Find a medium bowl and in it, whisk together the sweet chile and soy sauces, 2 Tbs of the sesame oil, the vinegar and maple syrup. Cut the tofu into 3/8-inch-thick slices and then each slice into two squarish pieces.  Stir the tofu into the marinade and set aside.

Trim the bottoms off the Brussels sprouts and cut each into three slices from the top down.  Find a large frying pan, add 4 Tbs of canola oil, and heat up well.  Throw in half the Brussels spouts, or less than depending on the size of your pan (when I did this the oil spit like crazy, so watch out!).  You want most the sprouts in the pan to have at least one side touching the pan, so no sprouts are stacked on top of one another.  Sprinkle some salt on them and cook on high heat for about 2 minutes.  Don’t stir to much, but shake it around if necessary.  You want the sprouts to be almost burnt on one side. Remove to a bowl and add the rest of the sprouts to the pan with more canola oil.  Add more salt, and 2 minutes later, transfer the rest to the bowl as well.

Add 2 more Tbs of canola oil to the pan and sauté the green onions, minced chili, and mushrooms for 1-2 minutes.  Transfer to the bowl that the sprouts are in.

Leave the pan on high heat and use tongs to lift half of the tofu pieces from the marinade to the pan (again, oil spits!) (don’t throw away marinade!). Space them apart and leave in one layer so that they can fry properly.  Reduce to medium heat and cook for 2 minutes on each side.  Transfer to the sprouts bowl and repeat with the rest of the tofu.

Remove the pan from the heat and return all the cooked ingredients from the spouts bowl back to the pan.  Add the leftover tofu marinade and half of the cilantro leaves.  Toss everything together, and let the pan cool down a bit.  Then taste and add salt if needed.  Stir in the remaining Tbs of sesame oil and serve warm, garnished with sesame seeds and/or the rest of the cilantro.  Eat with rice or by itself.

Eggplant with Buttermilk Sauce

Pomegranate seeds for the Eggplant with buttermilk sauce

Eggplant with buttermilk sauce

Eggplant with buttermilk sauce

The posting of the recipe is long overdue, as I made this dish quite a while ago.  So I may not remember the exact details of everything I did to make this – but here goes.  Have I told you about the unprecedented influx of cookbooks in Annie and I’s apartment?  I went from owning exactly zero cookbooks before Christmas and my birthday this year (Jan 6) to having 4.  That’s a 400% increase in cookbooks within the span of a month!  Anyway, Annie’s mom got me this great cookbook called Plenty, that has some fantastically new and different recipes. This is one of them.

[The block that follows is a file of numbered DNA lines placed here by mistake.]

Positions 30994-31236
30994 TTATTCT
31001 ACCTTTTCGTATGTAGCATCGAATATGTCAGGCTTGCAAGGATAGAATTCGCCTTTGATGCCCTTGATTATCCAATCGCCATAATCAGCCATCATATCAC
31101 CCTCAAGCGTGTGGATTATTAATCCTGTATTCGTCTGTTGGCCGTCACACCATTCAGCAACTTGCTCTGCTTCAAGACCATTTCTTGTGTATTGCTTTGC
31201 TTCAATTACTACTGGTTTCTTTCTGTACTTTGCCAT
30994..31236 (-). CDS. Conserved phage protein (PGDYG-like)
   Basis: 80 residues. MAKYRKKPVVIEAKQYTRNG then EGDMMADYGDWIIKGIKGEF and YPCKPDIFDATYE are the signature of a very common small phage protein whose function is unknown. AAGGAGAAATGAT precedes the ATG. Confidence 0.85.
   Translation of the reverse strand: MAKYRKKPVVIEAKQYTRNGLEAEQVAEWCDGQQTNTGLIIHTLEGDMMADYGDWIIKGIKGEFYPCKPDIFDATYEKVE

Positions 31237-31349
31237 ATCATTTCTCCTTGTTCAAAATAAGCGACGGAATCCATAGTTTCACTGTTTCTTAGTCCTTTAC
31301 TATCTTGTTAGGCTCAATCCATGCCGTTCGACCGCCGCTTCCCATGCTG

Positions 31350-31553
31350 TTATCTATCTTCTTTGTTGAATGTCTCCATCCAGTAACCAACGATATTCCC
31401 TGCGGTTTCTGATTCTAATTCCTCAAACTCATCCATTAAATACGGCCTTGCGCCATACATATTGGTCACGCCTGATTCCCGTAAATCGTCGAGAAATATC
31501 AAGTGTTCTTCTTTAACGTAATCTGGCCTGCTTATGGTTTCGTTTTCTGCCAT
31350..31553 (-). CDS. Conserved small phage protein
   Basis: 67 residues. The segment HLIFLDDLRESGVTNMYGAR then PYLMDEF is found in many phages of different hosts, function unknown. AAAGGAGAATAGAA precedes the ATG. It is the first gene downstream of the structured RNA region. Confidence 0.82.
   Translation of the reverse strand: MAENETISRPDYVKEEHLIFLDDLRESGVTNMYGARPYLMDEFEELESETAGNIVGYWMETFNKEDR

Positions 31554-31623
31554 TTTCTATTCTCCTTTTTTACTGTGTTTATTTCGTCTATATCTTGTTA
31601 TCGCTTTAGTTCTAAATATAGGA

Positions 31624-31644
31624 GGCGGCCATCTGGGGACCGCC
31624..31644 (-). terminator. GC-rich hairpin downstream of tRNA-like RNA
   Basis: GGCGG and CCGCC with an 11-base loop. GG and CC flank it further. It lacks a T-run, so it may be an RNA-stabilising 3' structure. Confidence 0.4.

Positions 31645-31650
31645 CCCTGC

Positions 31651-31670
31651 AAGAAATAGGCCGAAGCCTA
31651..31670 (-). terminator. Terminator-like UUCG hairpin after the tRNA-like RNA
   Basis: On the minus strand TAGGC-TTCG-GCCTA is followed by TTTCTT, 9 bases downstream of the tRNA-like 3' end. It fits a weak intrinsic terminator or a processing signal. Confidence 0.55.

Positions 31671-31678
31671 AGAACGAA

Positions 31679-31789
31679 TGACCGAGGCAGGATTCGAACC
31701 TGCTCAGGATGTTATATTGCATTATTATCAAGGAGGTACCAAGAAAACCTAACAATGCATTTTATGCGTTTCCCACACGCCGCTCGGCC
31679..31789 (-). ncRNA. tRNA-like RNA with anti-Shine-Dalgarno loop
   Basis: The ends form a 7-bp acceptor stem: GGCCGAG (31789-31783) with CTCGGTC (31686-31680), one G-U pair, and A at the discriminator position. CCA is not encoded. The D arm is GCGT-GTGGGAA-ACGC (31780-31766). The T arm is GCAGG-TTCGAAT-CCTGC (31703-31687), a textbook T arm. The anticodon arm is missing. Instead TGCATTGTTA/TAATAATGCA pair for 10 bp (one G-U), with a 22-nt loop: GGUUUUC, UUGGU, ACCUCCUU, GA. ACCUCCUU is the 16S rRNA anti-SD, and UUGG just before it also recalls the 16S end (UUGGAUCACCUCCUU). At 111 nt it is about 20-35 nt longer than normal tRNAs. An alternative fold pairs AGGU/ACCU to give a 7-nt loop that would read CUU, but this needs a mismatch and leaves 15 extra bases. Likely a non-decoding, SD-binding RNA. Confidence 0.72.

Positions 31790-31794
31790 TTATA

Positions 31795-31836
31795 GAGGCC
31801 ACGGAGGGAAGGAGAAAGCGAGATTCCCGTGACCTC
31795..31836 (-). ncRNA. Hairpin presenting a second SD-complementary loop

A picture of this eggplant with buttermilk sauce recipe is on the cover of the Plenty cookbook, so I decided to make it.  It looked like nothing I had ever tasted before, and that’s what it ended up tasting like!

Eggplant with Buttermilk Sauce


2 eggplants
1/2 cup olive oil
4-6 thyme sprigs
salt and pepper
1 pomegranate (this is the fun part)
For the sauce:
9 Tbs buttermilk
1/2 cup Greek yogurt
1.5 Tbs olive oil
1 small garlic clove, finely chopped
pinch of salt


Preheat the oven to 400 degrees. Cut the eggplants in half lengthwise (see photo below). Now cut some lengthwise incisions on each half, but not all the way through to the skin. This is just to let the oil and juices get around. Make some more diagonal incisions (I sort of did this like you would cut an avocado before you scoop the flesh out).

Place the eggplant halves on a baking sheet, and brush them with the 1/2 cup olive oil until it’s all used up.  Sprinkle with some thyme leaves and salt and pepper.  Roast for 45 minutes, when the eggplant flesh should be soft and browned.

While the eggplant is roasting away, let’s do something fun. To get all the seeds out without digging through the fruit like a raccoon, start by cutting the pomegranate in half.  Hold one half over a bowl with the flesh side facing down into your hand (watch out, your fingers are about to get juicy). Use the back of a wooden spoon and start whacking the back of the pomegranate gently, and then with increased force, until the seeds start to fall out into the bowl.  Don’t lose faith if seeds don’t start raining down right away: it takes a minute for them to start getting loose. It helps to flip the pomegranate half over once in a while to gently pull the membranes apart and pick them out. Do the same thing with the other half.

Make the sauce by whisking all of the sauce ingredients together in a small bowl.  I used Greek yogurt that was honey-flavored, which may have been a mistake.

When the eggplant halves are done, serve by spooning plenty of the sauce over the halves.  Sprinkle your expertly-harvested pomegranate seeds on top and garnish with some more thyme and drizzle with a bit of olive oil.

The taste was amazing – a combination of things I have never tasted in combination before!